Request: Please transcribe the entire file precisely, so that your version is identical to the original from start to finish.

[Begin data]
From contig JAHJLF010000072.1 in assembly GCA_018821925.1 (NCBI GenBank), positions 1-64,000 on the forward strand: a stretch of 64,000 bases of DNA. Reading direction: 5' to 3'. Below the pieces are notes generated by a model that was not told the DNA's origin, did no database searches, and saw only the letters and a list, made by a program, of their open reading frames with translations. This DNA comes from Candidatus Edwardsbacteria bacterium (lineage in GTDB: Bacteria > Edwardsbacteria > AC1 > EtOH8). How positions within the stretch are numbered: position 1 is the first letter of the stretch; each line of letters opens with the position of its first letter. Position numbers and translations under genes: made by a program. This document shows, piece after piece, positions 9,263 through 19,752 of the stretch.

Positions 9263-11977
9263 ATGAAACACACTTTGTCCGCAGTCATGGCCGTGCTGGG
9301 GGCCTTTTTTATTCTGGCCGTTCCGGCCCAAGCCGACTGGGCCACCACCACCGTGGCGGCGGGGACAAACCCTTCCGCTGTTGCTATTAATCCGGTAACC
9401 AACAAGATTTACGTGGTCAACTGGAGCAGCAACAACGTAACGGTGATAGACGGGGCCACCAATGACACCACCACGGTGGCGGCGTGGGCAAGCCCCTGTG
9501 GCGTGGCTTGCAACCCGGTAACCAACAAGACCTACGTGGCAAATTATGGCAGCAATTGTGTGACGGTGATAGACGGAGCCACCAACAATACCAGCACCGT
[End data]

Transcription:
From contig JAHJLF010000072.1 in assembly GCA_018821925.1 (NCBI GenBank), positions 1-64,000 on the forward strand: a stretch of 64,000 bases of DNA. Reading direction: 5' to 3'. Below the pieces are notes generated by a model that was not told the DNA's origin, did no database searches, and saw only the letters and a list, made by a program, of their open reading frames with translations. This DNA comes from Candidatus Edwardsbacteria bacterium (lineage in GTDB: Bacteria > Edwardsbacteria > AC1 > EtOH8). How positions within the stretch are numbered: position 1 is the first letter of the stretch; each line of letters opens with the position of its first letter. Position numbers and translations under genes: made by a program. This document shows, piece after piece, positions 9,263 through 19,752 of the stretch.

Positions 9263-11977
9263 ATGAAACACACTTTGTCCGCAGTCATGGCCGTGCTGGG
9301 GGCCTTTTTTATTCTGGCCGTTCCGGCCCAAGCCGACTGGGCCACCACCACCGTGGCGGCGGGGACAAACCCTTCCGCTGTTGCTATTAATCCGGTAACC
9401 AACAAGATTTACGTGGTCAACTGGAGCAGCAACAACGTAACGGTGATAGACGGGGCCACCAATGACACCACCACGGTGGCGGCGTGGGCAAGCCCCTGTG
9501 GCGTGGCTTGCAACCCGGTAACCAACAAGACCTACGTGGCAAATTATGGCAGCAATTGTGTGACGGTGATAGACGGAGCCACCAACAATACCAGCACCGT